The biggest thing I think managers can do on their journey to be leaders or leaders do already is to not punish people when they fail and sometimes, every now and then, not with any of my clients, but every now and then I hear about companies that say “hey, we have an open environment, of course it’s safe to fail, not a problem”, but what happens is that when teams actually fail or somebody screws up or does something wrong, it’s “oh, do you know how much this is costing us?” and there are a lot of things that happen where the verbal message is different from what the actual message is and there is no congruence in the behavior and what’s said to people, so the message then becomes “oh, they say that, except when failure does happen we either get yelled at or we don’t get the bonus because we didn’t meet our KPI or whatever”, there are a lot of things set up in an organization to support that hey, failure is not an option, so we need to break those things down, I think breaking down KPIs would be a really great starting point, bonuses forget about it, competition, team performance, forget about it, it’s only valuable for the teams, increasing their velocity, their feeling of ownership, pride in the work that they are doing, the value that they feel, that’s valuable for them, measuring that team against another team and saying how come you are not as good as the other team, that doesn’t work, forget about that. So there are so many mechanisms in organizations that don’t support empowering people and I think that “failure is not an option” is the biggest one, so they say one thing but they do something else.

Shane: That’s a big shift.

Yes, it is. Because of course, especially in the western culture, maybe all cultures, we’ve been so socialized that if we make a mistake we feel shame or we feel stupid or “oh, I can’t believe how dumb I was, I can’t believe I did that, how did this happen, oh, it’s terrible”, and we start beating ourselves up instead of thinking immediately what can I learn from this, of course I don’t want to make the same mistake again. I think about this, I practice this actually in my daily life, every now and then my husband does something wrong or I make a mistake, break a wine glass, either something very small is a way to test this, maybe somebody spills milk, a little child comes to dinner, spills milk all over the table, you know what, the milk is already spilled, does it help anyone to say how did this happen, that doesn’t change the reality of the spilled milk. So, what we want to do is “hmmm, let’s take a look at this, what can we do differently?” Now, the spilled milk, that’s an easy one, but when we look at organizations, maybe somebody didn’t deliver the value on time or went over or delivered something that they thought was working software and really the system crashed and all these customers are impacted by this; yeah, guess what? Yelling at somebody about it is not going to change the fact that it happened. So, let’s focus on the positive parts of what we can do differently and if we yell at people, punish people, it sends our brains into that fight, flight or freeze area so there is no way we can come up with any solutions in that because we are just trying to survive this situation. What we want to do is say “uh, ok, it happened, it’s not good, in fact it really is bad, however, how fast can we change it, what can we do now, what do you need, what support can I give you to make this happen so we can get it fixed quickly” and maybe take a look at what can we do differently next time so we reduce the chance of it happening again? And I don’t mean putting in some sort of risk analysis, a template that somebody needs to fill out because we made this mistake once, no, the lasting change is in that habit of made “we a mistake, not so good, let’s figure out how to do it differently next time”.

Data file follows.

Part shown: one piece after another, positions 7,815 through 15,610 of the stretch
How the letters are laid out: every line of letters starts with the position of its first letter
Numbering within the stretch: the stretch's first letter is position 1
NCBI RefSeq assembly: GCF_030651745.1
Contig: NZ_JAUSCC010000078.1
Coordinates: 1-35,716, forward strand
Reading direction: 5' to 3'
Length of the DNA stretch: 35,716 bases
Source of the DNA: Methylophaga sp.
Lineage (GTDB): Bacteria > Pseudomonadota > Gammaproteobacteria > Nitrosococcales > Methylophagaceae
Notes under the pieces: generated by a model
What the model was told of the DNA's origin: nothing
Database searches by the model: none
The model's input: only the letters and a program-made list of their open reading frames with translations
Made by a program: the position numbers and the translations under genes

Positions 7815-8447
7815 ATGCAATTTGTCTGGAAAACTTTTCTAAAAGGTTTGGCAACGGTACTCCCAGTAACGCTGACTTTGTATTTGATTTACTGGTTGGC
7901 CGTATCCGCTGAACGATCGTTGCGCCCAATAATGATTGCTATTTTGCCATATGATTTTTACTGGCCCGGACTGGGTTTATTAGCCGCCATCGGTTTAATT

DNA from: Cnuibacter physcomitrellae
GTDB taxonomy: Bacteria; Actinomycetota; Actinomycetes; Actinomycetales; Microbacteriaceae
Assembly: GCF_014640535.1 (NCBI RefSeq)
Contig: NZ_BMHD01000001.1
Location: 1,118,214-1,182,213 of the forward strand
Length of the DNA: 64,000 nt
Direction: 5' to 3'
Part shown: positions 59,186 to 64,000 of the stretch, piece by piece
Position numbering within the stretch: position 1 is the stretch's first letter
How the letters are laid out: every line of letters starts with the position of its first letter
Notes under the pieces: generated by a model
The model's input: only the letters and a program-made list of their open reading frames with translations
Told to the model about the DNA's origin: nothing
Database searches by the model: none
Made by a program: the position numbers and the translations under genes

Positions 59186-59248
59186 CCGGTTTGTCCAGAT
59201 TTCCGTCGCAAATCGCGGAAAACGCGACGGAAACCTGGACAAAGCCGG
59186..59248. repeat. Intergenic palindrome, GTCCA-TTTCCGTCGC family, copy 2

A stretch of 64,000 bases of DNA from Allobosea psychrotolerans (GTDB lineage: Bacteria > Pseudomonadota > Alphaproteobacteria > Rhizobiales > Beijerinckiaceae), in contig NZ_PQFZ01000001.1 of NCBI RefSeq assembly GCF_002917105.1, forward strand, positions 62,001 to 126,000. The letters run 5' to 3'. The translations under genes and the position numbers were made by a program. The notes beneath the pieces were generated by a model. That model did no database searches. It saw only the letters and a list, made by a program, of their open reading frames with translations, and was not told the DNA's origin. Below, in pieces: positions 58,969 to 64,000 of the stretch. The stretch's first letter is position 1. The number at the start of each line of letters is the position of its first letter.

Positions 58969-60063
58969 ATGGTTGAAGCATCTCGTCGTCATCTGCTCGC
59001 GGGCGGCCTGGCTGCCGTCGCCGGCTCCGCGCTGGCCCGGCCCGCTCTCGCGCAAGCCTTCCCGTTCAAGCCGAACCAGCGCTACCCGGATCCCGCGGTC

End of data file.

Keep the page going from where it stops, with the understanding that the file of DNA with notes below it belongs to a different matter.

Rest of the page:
Shane: So, inspect and adapt, and ongoing learning.


Shane: And trust?

Trust? Yes, that’s hard for us, it’s that whole control thing because we as people, we like the certainty, we like to have control, and even if that certainty is a false sense of certainty, especially in a waterfall way of working, I mean come on: a one year project, fixed time, scope and budget, it’s an illusion of certainty, but the thing is it gives people, project managers, a sense of safety, a sense of security, a sense of control over the situation, so if we know that people need that control, that sense of safety, what can we do differently, how can we meet that need and still work in an agile way? So the communication part of working agile is so important and when I talked about intent- based leadership, I’m inspired by David Marquet who came up with the term, and that is all about the communication up and down and across “I intend to do this”, it doesn’t mean I am asking for your permission for me to do it, it’s I’m informing you and maybe you know something that I should know, so when I say “hey, Shane, I intend to whatever”, you can say “ah, well, that sounds interesting and have you thought about this and what is the value in that” and ask me questions and challenge me as my leader, perhaps. And the same way, if I am the product owner and say to the Scrum team “hey, I intend to do this with the other stakeholders”, the scrum team can then just say “hmmm, have you thought about these non-functional requirements, for instance”, “ah, no”, or “have you thought about if we do this this way, we can change this on the other side”. So it’s really that openness and talking about it that allows people to have that sense of empowerment, at least I think so.

Shane: Jenni, thank you, that is really interesting. Tthanks for talking the time to talk to InfoQ today and enjoy the rest of the conference.

Thanks for having me, thanks, Shane.

May 05, 2015